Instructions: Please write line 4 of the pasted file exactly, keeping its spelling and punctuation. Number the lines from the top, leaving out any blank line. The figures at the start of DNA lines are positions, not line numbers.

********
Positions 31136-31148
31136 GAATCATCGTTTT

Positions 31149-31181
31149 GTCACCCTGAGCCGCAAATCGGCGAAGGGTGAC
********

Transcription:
31149 GTCACCCTGAGCCGCAAATCGGCGAAGGGTGAC